By the time Mino Pavlic was 25 years old, he had racked up roughly 50 criminal convictions as an adult. Almost 40 years later, he is as devout a Christian as they come, but that doesn’t mean he’ll sugarcoat the lessons in his weekly prison speeches.
“Give your life to God for the next nine months, and if you find out it’s not really your bag and it’s not working out for you, don’t worry about it, because the Devil will always take you back,” Pavlic will tell the incarcerated audience.
He said that ever since he started on a religious path in October 2006, he has had no need for parole officers who failed to straighten him out, the alcohol that fueled his anger and criminal activities for much of his life, or the drugs that eventually led to his positive HIV diagnosis. His account of it all can now be read in his autobiography From the Unimaginable to the Extraordinary, published by Word Alive Press.
“I was in the wilderness for 33½ years,” he recalled, making reference to the period of time that Jesus is said to have spent on Earth before his crucifixion. “When I let out that feeble plea, it was my 40th year of life.”
What led to this wild life of criminality and the things that come with it was a host of factors, starting when he was just a kid in post-war Europe. Following the death of a worker at a blasting site of his father’s business in 1955, the elder Pavlic was looking at 18 years in prison.
| Mino Pavlic sits at his kitchen table in Cloverdale.
Thinking there may be political forces at play, he escaped and fled with his young wife, Katica, to Austria, where Mino would be born the following year.
“My given name was Miodrag, which meant ‘sweet and dear,’” writes Mino in his autobiography. “It would be tough living up to that name, as I was anything but sweet and dear.”
Shortly after the birth of his son, Mino’s father tried to sort out his troubles at a Yugoslav consulate, but as Mino rumours, it ended up with his father having to jump out of a window so that staff could not apprehend him.
“Whether this story is accurate, the facts of the following twenty years give it considerable credibility, for after I was born we crisscrossed Europe and continued into Canada, Australia, Tasmania, and New Zealand,” he writes.
“In all appearances, it would seem my father wasn’t only running from something, but possibly someone.”
Eventually, after a failed attempt to put down roots in New Zealand, the family’s travels led them to Vancouver in 1969.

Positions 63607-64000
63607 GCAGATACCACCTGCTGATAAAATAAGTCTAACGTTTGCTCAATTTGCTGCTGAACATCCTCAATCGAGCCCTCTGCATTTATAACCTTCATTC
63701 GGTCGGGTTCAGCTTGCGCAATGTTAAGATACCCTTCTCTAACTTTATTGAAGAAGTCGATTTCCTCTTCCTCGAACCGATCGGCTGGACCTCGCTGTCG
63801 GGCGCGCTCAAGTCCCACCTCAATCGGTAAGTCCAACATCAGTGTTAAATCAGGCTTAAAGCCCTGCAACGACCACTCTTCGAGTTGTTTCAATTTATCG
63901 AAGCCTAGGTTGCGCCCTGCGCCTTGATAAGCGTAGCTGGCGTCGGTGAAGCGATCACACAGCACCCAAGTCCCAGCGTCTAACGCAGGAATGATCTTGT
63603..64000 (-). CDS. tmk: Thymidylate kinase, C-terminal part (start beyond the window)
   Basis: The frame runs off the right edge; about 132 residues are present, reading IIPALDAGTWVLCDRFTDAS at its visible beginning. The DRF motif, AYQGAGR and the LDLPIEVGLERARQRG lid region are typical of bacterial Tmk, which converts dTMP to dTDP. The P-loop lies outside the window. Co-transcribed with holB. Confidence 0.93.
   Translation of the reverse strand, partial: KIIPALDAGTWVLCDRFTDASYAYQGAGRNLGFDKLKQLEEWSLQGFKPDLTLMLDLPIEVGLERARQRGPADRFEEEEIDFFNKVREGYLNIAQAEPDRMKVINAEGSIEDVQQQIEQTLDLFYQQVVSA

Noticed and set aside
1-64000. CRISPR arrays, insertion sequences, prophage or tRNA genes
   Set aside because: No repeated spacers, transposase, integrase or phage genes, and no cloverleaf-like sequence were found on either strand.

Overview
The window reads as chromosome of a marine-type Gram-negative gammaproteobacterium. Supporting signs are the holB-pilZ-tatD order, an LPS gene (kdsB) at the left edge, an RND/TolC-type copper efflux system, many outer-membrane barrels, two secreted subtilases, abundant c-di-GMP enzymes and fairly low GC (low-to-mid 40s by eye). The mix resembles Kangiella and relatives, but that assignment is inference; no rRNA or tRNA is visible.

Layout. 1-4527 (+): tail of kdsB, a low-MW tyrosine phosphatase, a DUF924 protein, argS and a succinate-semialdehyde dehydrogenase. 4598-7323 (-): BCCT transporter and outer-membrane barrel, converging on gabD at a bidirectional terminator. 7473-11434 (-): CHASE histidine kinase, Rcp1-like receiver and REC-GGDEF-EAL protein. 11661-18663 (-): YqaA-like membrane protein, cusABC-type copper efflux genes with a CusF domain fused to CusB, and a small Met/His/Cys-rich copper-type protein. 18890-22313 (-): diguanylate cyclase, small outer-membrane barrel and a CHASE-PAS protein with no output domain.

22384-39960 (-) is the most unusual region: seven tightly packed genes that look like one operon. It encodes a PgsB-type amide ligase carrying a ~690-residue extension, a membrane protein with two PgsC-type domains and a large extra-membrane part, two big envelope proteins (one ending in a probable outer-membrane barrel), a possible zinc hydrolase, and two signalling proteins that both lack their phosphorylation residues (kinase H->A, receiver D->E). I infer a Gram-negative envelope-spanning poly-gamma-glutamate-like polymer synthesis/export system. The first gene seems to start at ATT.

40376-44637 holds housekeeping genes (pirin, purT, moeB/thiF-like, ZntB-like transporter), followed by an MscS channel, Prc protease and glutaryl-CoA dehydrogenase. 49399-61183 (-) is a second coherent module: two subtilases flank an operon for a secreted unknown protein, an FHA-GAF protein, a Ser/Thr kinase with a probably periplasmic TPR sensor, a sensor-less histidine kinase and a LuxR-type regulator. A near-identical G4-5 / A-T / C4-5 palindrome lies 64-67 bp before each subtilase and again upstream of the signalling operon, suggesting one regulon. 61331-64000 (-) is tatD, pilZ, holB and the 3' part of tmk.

Once there, they settled into a somewhat stable life, but it would be short-lived. Mino went back to Yugoslavia for schooling because of the language barriers, and his parents went through an ugly divorce, leading to his mother’s own flight from the family.
Mino’s entry into crime started after he drunkenly totaled six cars, including his own in the spring of 1973. The incident left him with no car, and he began committing burglaries to afford his drinking habit.
“That was May 1973, a month whose significance didn’t mean anything to me at the time, but in the distant future it would be as powerful and impactful as a crack of thunder,” Pavlic writes.
For the next 25 years, he would be in and out of prison for crimes ranging from theft to assault to numerous prison escapes, all the while supporting his alcohol and drug habit. In 1998, however, Pavlic met a 41-year-old single mother named Debby, whom he called an angel and a miracle.
For the next four years in which they were together, Pavlic didn’t touch any drugs. In 2005, he also quit drinking. He said finding God and having Debby in his life, however briefly, got rid of any need for booze or drugs.
“The addiction was miraculously gone, as though it never existed,” he writes.
Debby died of cancer in 2002 and though her loss was tough for him, Pavlic carried on. He seeks out happiness in his faith and says his dog Foxy fills any emotional voids he may experience from time to time.
Today, the Cloverdale resident holds speeches at various prisons in the Vancouver area, telling his life story and how he found a way out of the wilderness of crime and destruction. His HIV is also under control since starting experimental medical treatment in the mid-1990s, though he also credits this to divine intervention since doctors have said frequently he should not expect to live for much longer.
“Once you realize you have the disease, you’re on a brand new playing field and rules have changed,” said Pavlic, who tells those with HIV that in order to salvage what is left of their lives, they have to make a hard choice.
“Everything else that you though to be true, throw it out the window. [There is] a new rule book.”